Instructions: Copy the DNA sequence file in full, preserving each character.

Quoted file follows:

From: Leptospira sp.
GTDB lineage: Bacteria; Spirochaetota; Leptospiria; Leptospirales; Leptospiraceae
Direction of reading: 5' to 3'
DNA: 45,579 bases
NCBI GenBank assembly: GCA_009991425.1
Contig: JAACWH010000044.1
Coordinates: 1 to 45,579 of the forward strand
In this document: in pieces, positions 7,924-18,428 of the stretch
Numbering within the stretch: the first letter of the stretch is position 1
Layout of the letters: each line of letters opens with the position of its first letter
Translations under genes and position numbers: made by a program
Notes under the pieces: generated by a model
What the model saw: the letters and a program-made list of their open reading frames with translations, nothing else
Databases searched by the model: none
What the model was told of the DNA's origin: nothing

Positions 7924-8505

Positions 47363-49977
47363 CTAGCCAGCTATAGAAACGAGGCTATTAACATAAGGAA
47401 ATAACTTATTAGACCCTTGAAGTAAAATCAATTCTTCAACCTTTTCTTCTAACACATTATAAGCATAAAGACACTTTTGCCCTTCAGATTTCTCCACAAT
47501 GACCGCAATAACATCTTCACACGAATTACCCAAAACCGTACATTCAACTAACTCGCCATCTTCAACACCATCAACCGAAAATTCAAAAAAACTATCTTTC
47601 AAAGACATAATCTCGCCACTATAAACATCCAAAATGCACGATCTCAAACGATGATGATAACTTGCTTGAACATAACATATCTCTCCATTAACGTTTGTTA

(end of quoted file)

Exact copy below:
From: Leptospira sp.
GTDB lineage: Bacteria; Spirochaetota; Leptospiria; Leptospirales; Leptospiraceae
Direction of reading: 5' to 3'
DNA: 45,579 bases
NCBI GenBank assembly: GCA_009991425.1
Contig: JAACWH010000044.1
Coordinates: 1 to 45,579 of the forward strand
In this document: in pieces, positions 7,924-18,428 of the stretch
Numbering within the stretch: the first letter of the stretch is position 1
Layout of the letters: each line of letters opens with the position of its first letter
Translations under genes and position numbers: made by a program
Notes under the pieces: generated by a model
What the model saw: the letters and a program-made list of their open reading frames with translations, nothing else
Databases searched by the model: none
What the model was told of the DNA's origin: nothing

Positions 7924-8505

Positions 47363-49977
47363 CTAGCCAGCTATAGAAACGAGGCTATTAACATAAGGAA
47401 ATAACTTATTAGACCCTTGAAGTAAAATCAATTCTTCAACCTTTTCTTCTAACACATTATAAGCATAAAGACACTTTTGCCCTTCAGATTTCTCCACAAT
47501 GACCGCAATAACATCTTCACACGAATTACCCAAAACCGTACATTCAACTAACTCGCCATCTTCAACACCATCAACCGAAAATTCAAAAAAACTATCTTTC
47601 AAAGACATAATCTCGCCACTATAAACATCCAAAATGCACGATCTCAAACGATGATGATAACTTGCTTGAACATAACATATCTCTCCATTAACGTTTGTTA